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Sahasranama
29 July 2013, 05:58 AM
http://www.indianexpress.com/news/us-court-allows-teaching-yoga-in-california-school/1137061/

While the Jois Foundation is a proponent of Ashtanga yoga, an eight-limbed practice based in Hindu philosophy with the ultimate goal of moksha, or liberation, the programme for public schools is stripped of spiritual teachings, chanting, and even the Sanskrit language.

For example, the lotus position was renamed the "crisscross applesauce" pose.

:o

philosoraptor
29 July 2013, 01:51 PM
http://www.indianexpress.com/news/us-court-allows-teaching-yoga-in-california-school/1137061/

While the Jois Foundation is a proponent of Ashtanga yoga, an eight-limbed practice based in Hindu philosophy with the ultimate goal of moksha, or liberation, the programme for public schools is stripped of spiritual teachings, chanting, and even the Sanskrit language.


So in other words, they are like every other modern yoga school these days.

Eastern Mind
29 July 2013, 02:11 PM
Vannakkam: Definitely sounds like some rhyming words a Grade 1 teacher would have made up.

Aum Namasivaya

McKitty
30 July 2013, 12:42 AM
Vanakkam,


"crisscross applesauce" pose.

:o

Ok you are kidding right ? Right ? RIGHT ? :(
*sigh*

Necromancer
30 July 2013, 01:02 AM
Namaste.

What is wrong with still calling it the 'lotus pose'? That is not Sanskrit, it is English.

Hatha Yoga is more than just physical culture anyway. It combines asanas, pranayama and concentration together.

It would have been better if the school wasn't allowed to teach Yoga at all, rather than this abomination. They may as well teach body contortion instead.

Aum Namah Shivaya

Jaskaran Singh
30 July 2013, 01:13 AM
Namaste,

While I find it slightly funny that they called it the "crisscross applesauce pose" rather than padmāsana, you have to remember that they did not specify the grade level. Would you really expect a Kindergarten student to know how to pronounce saṃskṛta śabda-s? Also, it is a public school and therefore should be secular; since yogam is often interconnected with Vaidika Dharma, they may be trying to remove some of the more "cultural" aspects. At least they're not engaging in something that is potentially offensive, like putting their feet on a Gaṇeśa mūrti like these "Yoga instructors" :rolleyes: ---> http://thebabarazzi.files.wordpress.com/2012/05/545324_10150914302859697_829334696_9798688_134084712_n.jpg?w=710&h=946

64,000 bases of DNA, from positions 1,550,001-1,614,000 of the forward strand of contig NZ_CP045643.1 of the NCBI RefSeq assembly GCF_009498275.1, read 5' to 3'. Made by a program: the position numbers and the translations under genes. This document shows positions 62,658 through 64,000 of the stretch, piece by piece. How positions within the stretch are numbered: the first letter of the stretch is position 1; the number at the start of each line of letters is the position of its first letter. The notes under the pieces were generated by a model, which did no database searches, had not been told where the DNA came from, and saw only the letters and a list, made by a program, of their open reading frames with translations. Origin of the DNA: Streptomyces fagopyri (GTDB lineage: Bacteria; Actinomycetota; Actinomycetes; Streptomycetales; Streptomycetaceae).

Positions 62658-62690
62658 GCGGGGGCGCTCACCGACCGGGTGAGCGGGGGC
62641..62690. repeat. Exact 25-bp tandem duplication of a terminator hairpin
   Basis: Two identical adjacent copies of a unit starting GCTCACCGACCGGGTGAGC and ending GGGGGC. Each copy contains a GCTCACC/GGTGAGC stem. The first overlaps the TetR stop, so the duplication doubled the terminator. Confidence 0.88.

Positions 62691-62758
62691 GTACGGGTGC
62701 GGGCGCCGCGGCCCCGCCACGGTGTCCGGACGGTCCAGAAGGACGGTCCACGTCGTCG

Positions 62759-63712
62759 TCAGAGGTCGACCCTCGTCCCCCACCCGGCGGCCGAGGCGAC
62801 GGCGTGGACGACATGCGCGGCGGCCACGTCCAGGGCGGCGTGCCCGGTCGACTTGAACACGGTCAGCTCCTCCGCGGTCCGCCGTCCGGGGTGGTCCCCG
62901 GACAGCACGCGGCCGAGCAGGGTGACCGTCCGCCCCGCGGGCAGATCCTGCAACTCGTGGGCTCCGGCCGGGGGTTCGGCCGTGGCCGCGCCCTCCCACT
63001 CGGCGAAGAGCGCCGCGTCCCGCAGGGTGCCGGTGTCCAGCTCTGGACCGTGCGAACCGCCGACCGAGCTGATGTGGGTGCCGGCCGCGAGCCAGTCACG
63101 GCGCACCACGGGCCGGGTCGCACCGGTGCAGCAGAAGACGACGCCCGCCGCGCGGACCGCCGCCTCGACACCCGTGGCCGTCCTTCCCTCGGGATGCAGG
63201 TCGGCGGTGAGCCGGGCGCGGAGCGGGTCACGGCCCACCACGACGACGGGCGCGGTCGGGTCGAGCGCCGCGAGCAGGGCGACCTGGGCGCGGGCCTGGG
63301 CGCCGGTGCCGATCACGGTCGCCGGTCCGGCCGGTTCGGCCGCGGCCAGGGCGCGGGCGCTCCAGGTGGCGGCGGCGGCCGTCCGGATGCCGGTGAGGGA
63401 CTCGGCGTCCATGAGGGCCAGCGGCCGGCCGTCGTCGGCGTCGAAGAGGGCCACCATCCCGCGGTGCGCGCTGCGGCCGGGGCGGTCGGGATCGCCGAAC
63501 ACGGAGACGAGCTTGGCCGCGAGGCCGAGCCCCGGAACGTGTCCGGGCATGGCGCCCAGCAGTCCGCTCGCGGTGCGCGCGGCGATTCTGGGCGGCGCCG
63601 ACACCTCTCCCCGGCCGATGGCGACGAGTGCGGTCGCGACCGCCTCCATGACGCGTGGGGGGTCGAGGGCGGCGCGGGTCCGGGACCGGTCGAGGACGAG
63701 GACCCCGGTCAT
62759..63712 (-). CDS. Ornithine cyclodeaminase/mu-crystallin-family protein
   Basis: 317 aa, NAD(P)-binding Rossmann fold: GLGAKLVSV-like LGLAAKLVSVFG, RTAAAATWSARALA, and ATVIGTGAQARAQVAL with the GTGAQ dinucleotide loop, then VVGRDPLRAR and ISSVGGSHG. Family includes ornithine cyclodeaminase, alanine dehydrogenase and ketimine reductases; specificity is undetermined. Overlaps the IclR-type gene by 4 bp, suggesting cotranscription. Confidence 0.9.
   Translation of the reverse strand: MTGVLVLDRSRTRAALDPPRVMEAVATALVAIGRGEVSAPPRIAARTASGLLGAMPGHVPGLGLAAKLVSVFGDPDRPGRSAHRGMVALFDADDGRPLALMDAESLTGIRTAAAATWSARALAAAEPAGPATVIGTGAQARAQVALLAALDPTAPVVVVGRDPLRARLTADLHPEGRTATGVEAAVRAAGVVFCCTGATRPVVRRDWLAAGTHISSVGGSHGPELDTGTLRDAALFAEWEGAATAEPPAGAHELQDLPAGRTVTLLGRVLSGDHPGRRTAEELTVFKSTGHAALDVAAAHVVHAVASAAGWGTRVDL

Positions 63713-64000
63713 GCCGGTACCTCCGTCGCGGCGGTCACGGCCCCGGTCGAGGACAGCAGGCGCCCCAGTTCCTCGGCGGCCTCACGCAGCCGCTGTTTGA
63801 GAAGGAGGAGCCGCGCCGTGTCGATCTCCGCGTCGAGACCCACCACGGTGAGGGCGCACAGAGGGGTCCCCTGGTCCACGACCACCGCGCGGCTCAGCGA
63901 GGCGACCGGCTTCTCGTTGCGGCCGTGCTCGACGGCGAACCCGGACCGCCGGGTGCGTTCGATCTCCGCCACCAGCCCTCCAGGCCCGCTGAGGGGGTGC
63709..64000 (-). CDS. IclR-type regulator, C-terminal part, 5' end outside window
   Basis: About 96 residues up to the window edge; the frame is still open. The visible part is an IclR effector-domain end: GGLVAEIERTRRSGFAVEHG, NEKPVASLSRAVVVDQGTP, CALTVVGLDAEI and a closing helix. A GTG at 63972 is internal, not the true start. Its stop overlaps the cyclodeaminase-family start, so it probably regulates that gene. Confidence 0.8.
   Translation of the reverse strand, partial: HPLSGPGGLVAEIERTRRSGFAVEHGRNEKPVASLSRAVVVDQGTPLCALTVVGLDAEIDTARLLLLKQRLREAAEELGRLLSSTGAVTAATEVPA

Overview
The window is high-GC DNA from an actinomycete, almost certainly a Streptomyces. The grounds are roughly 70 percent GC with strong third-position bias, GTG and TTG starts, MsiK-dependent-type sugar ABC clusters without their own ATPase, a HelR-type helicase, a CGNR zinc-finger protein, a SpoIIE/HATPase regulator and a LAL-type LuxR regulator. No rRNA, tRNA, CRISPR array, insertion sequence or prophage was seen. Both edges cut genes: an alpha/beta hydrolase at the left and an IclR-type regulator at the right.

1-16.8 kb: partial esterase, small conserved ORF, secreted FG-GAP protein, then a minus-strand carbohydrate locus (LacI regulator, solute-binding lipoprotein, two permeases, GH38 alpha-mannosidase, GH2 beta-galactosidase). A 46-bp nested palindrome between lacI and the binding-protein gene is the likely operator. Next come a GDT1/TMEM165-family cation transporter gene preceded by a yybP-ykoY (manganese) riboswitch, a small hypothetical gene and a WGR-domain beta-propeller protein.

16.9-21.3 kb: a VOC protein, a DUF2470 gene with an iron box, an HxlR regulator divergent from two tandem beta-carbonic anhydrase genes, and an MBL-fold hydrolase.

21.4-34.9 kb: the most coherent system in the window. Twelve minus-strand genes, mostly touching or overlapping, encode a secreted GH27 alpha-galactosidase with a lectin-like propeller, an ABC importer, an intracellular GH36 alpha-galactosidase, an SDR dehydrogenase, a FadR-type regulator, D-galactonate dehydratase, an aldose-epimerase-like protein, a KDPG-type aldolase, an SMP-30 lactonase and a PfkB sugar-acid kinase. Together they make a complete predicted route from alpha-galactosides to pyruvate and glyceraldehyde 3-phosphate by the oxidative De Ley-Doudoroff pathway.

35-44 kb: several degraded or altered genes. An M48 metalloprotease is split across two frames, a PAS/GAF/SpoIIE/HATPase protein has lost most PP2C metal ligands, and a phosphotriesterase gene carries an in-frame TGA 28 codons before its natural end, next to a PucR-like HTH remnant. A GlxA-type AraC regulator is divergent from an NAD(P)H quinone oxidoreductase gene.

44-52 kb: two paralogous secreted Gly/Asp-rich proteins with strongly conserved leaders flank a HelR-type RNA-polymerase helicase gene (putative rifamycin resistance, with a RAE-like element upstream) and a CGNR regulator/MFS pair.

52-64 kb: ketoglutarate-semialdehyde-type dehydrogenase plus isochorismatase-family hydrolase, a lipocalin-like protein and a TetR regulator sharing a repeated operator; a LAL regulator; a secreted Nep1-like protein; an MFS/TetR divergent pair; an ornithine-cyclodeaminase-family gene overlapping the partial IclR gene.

JaiMaaDurga
30 July 2013, 07:19 AM
Namaste,

I am not sure if this example is yet another example of "cherry-picking"
on the part of the people behind the Jois Foundation, or an attempt at
appeasement.

If it is cherry-picking, than they are no better than the myriad pastel-hued
vultures who adorn themselves with whatever exotica they find non-
threatening and attractive.

If it is appeasement, it should be understood that the "National Center for
Law & Policy" is using legal arguments that represent the exact opposite
of the organization's actual values and goals... they do not sincerely wish
to maintain a rigorous "separation of church and state", but are yet another
front for those that wish to erase that separation, erase the emphasis on
religious tolerance that the US was founded upon, and have at their
disposal the machinery of the state (especially the education system and
military branches) to further their dream of an American theocracy.

Such people should never be appeased.

JAI MATA DI

Eastern Mind
30 July 2013, 08:16 AM
Vannakkam: In public schools, yoga is not yoga, but advanced stretching. If you had a silent video of a good warm-up stretch session at a high level swim club, and compared it to a yoga class, it would be hard to discern which was which. At a football game, during the pre-game workout, the 20 minute stretch routine they do incorporates a lot of yoga type poses. Those 320 pound limeman are pretty flexible. Injury prevention is the goal.

So it's really just incorporation more stretching into PE classes, which, in terms of muscle tone, is a good thing.

Aum Namasivaya